IMO there's nothing that parents should do to encourage babies to be more independent, usually those techniques backfire, and allowing an infant to get all the attention they need, especially when they are at their neediest, makes them feel like they can trust their caretakers and eventually allows them to become more and more self-reliant- but this is gradual process. I don't think you need to change anything or worry about it, just let nature take it's course! good luck
 

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First define "independent".<br><br>
Second, at 9 months? Nope. Probably more likely to get separation anxiety if forced to be "independent" due to cognitive changes.<br><br>
Don't rush it. <img alt="" class="inlineimg" src="http://www.mothering.com/discussions/images/smilies/hippie.gif" style="border:0px solid;" title="hippie"> She'll be running off down the street before you know it.
 

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Discussion Starter · #7 ·
Thanks for the good input mamas! I guess one reason I'm asking is because I know that I have a lot of fear issues, and look to others for support and reassurance, rather than looking to myself for that inner strength. I want to give my dd a solid foundation so that she will have that confidence in herself to not need to turn to me (or anyone else) for everything.
 

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Another thing to remember is the personality of the child. My first dd is still clingy and needs me alot more than some other 4 yr olds I've seen. But compairing her to dd2, #2 is more relaxed and less clingy than dd1 was at that age. She is able to seperate from me better than dd1 did. Of course that may be that she has big sister with her to. But at 9 mo. I wouldn't be looking for much independence from mama yet.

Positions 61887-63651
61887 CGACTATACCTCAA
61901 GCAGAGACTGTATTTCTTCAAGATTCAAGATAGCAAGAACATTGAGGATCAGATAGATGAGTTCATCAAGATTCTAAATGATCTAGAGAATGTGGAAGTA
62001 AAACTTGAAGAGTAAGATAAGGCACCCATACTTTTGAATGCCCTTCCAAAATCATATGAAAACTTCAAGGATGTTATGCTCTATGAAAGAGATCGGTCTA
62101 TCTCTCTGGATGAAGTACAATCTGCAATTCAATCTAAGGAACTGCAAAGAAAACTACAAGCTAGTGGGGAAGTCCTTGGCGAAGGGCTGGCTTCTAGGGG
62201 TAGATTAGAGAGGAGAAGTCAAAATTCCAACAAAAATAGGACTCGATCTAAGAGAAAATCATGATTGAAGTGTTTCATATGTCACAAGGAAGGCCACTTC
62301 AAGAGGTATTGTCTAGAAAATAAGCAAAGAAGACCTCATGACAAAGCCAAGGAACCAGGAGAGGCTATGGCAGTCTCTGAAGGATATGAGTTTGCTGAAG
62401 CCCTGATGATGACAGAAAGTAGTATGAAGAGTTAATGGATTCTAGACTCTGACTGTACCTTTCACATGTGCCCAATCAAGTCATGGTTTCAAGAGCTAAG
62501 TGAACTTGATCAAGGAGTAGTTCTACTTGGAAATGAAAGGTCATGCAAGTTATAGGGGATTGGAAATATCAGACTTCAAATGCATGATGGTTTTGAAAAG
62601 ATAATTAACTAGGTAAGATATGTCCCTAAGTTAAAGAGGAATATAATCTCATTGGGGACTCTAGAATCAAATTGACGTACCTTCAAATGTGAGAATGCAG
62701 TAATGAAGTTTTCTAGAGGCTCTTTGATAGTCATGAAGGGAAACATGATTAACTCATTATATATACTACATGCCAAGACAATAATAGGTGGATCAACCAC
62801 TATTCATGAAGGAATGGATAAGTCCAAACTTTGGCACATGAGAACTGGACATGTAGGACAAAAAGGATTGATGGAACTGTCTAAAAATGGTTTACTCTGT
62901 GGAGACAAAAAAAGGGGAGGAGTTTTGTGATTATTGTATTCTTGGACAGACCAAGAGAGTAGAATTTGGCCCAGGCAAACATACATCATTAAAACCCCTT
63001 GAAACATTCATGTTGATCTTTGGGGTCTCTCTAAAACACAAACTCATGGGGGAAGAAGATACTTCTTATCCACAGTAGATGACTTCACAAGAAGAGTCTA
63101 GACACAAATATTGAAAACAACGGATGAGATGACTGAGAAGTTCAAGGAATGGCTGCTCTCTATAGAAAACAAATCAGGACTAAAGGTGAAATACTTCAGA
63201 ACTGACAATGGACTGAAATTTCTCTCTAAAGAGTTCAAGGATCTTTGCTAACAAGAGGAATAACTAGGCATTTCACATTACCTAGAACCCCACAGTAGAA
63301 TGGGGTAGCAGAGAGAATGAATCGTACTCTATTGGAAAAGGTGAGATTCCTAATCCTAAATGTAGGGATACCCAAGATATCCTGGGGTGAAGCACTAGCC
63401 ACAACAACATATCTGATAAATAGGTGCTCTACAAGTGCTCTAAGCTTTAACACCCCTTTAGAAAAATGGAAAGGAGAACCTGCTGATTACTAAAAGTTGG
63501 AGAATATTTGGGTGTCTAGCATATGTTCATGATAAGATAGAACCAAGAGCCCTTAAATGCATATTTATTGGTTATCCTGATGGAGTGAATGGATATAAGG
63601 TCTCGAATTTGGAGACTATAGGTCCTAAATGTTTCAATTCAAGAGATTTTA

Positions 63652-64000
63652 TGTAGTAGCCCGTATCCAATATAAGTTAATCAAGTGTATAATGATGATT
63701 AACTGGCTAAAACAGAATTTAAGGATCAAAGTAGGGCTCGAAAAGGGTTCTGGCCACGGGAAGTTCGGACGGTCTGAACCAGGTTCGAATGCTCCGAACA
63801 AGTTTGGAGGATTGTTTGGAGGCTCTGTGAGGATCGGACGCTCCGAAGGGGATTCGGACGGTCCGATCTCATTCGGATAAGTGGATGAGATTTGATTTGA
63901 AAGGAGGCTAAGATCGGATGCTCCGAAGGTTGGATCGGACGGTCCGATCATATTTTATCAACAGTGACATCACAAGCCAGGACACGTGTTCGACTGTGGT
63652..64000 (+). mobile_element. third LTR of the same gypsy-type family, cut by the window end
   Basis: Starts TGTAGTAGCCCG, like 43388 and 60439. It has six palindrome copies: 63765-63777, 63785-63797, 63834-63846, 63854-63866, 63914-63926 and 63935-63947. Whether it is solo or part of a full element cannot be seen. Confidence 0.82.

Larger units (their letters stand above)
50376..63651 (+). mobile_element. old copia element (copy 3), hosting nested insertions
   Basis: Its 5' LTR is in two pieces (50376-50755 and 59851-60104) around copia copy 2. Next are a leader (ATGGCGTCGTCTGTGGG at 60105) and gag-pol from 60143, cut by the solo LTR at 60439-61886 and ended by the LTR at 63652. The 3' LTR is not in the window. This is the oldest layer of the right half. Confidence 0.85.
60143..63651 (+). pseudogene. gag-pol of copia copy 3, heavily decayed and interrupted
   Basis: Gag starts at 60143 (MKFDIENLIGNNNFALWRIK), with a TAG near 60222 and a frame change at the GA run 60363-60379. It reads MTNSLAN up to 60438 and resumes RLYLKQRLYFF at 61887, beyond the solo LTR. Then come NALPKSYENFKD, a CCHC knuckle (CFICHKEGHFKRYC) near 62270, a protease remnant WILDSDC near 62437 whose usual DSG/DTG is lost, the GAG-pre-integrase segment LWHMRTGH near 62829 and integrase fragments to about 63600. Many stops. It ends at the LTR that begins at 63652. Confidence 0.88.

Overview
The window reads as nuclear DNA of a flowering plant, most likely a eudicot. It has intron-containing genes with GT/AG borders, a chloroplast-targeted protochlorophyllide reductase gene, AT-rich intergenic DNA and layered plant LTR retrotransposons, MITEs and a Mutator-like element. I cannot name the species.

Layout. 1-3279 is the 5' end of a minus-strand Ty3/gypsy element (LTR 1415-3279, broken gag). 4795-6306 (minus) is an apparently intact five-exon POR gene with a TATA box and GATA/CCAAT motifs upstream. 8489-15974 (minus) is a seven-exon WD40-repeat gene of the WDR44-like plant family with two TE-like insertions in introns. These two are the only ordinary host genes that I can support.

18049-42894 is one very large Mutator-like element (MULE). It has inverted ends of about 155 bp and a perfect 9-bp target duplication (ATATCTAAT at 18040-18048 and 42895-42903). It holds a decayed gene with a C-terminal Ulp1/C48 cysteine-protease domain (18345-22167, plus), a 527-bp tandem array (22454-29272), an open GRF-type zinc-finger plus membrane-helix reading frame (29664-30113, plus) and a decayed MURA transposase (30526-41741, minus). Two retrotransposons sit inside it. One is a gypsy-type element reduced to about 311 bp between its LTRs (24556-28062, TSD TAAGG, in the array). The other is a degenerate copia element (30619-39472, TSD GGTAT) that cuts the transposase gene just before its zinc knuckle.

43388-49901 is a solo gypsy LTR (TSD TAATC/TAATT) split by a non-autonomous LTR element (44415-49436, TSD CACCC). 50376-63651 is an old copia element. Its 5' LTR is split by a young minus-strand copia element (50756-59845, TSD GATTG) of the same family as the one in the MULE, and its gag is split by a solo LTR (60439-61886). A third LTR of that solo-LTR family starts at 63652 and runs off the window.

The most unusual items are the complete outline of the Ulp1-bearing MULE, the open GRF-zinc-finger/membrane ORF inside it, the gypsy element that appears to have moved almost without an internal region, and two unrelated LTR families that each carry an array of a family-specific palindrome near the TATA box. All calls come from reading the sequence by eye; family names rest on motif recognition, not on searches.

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<div>Originally Posted by <strong>CarenSwan</strong></div>
<div style="font-style:italic;">...I know that I have a lot of fear issues, and look to others for support and reassurance, rather than looking to myself for that inner strength. I want to give my dd a solid foundation so that she will have that confidence in herself to not need to turn to me (or anyone else) for everything.</div>
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The best way for you to instill this kind of confidence in your dd is to model it for her. If you feel that you haven't overcome these "fear issues" and that you still tend to look to others more than you would like, I would suggest you work on those traits in yourself while your dd is still young. That way by the time she is older and can really start learning from you how to face the world as a strong, independant woman, she will have the kind of mama who is able to model that for her.<br><br>